I loved how David could bear his brokenness to God.

Psalm 22:1-6, 9-11, 14-15, 17, 19, 22-24, 26-27 
My God! My God! Why have you abandoned me? Why are you so far from delivering me— from my groaning words? My God, I cry out to you throughout the day, but you do not answer; and throughout the night, but I have no rest. You are holy, enthroned on the praises of Israel. Our ancestors trusted in you; they trusted and you delivered them. They cried out to you and escaped; they trusted in you and were not put to shame. But as for me, I am only a worm and not a man, scorned by mankind and despised by people. Yet, you are the one who took me from the womb, and kept me safe on my mother’s breasts. I was dependent on you from birth; from my mother’s womb you have been my God. Do not be so distant from me, for trouble is at hand; indeed, there is no deliverer. I am poured out like water; all my bones are out of joint. My heart is like wax, melting within me. My strength is dried up like broken pottery; my tongue sticks to the roof of my mouth, and you have brought me down to the dust of death. I can count all my bones. They look at me; they stare at me. But as for you, Lord, do not be far away from me; My Strength, come quickly to help me. I will declare your name to my brothers; in the midst of the congregation, I will praise you, saying, “All who fear the Lord, praise him! For he does not despise nor detest the afflicted person; he does not hide his face from him, but he hears him when he cries out to him.” The afflicted will eat and be satisfied; those who seek the Lord will praise him, “May you live forever!” All the ends of the earth will remember and turn to the Lord; all the families of the nations will bow in submission to the Lord.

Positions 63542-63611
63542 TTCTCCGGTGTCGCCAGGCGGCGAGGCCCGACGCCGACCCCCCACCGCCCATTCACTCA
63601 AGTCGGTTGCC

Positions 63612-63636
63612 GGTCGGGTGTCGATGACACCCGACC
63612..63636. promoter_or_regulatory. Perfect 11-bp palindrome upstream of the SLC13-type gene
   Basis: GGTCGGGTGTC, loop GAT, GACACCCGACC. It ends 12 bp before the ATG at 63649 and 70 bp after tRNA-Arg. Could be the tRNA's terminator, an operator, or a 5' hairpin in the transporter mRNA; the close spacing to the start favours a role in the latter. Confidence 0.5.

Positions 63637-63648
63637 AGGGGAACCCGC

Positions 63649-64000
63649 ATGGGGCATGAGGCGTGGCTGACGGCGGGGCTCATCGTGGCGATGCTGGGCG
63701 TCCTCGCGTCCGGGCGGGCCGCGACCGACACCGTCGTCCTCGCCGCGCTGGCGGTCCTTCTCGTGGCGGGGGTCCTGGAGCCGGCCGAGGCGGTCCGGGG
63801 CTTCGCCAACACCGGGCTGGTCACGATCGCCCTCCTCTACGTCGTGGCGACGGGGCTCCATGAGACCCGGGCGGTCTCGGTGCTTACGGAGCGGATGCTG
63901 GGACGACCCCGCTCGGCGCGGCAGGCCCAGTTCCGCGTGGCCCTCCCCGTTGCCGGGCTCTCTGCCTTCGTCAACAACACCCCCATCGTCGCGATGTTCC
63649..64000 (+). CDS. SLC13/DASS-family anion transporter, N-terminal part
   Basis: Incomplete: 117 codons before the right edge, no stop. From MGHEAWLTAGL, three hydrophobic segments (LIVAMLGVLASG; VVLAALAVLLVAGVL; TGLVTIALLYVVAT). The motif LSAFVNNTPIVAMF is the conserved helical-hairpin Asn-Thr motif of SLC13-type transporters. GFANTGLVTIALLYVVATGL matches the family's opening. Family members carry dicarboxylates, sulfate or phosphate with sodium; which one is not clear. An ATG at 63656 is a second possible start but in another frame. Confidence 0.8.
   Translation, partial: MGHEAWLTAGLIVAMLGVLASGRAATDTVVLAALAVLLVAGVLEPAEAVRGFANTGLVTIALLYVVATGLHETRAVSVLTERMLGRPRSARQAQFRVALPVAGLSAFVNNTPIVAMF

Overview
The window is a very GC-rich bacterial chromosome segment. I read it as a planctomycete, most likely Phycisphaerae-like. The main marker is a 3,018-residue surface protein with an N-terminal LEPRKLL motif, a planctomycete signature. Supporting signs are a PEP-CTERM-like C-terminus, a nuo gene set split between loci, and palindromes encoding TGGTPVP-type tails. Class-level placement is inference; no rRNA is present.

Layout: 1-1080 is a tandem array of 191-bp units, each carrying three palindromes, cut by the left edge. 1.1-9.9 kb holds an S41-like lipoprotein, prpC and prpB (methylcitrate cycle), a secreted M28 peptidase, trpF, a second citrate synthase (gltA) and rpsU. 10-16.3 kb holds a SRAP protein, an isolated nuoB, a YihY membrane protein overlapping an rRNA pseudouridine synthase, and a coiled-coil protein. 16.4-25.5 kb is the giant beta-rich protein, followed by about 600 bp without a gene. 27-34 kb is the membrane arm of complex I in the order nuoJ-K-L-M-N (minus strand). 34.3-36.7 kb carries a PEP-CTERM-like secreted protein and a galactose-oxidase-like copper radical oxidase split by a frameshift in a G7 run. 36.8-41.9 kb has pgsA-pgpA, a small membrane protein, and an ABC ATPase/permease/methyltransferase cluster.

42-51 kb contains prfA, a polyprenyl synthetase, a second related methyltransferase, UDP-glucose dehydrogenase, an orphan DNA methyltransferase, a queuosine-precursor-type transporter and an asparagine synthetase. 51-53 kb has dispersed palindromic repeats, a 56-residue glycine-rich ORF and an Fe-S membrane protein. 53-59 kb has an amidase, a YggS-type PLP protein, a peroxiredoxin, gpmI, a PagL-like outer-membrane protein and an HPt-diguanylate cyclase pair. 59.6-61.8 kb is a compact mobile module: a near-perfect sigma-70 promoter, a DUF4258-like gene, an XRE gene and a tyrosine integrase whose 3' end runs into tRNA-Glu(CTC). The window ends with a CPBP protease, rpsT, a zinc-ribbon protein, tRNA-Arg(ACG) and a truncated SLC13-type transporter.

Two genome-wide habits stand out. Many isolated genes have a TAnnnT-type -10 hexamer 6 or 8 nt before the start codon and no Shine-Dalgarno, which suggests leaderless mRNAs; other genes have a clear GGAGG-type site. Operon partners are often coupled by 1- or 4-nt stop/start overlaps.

Don't hide your brokenness or deny it before God and others. There is beauty in sharing our brokenness, companionship in knowing we are not alone. This is not how I feel about my life or my main daily thoughts, but they are part of my life. They are part of my talks with the girls. They are part of my daily struggles. They are a part of God's will in my daily walk. They are a new part of me: the loss of my body parts, the loss of my fertility, the loss of the ability to breastfeed and procreate, the loss of the capacity to extend my family, the loss of dreams and hopes, the loss of the promise of tomorrow (none of us really have but live as we do), the loss of a good night sleep, the loss of my youth (chemo aged my body ten years or more).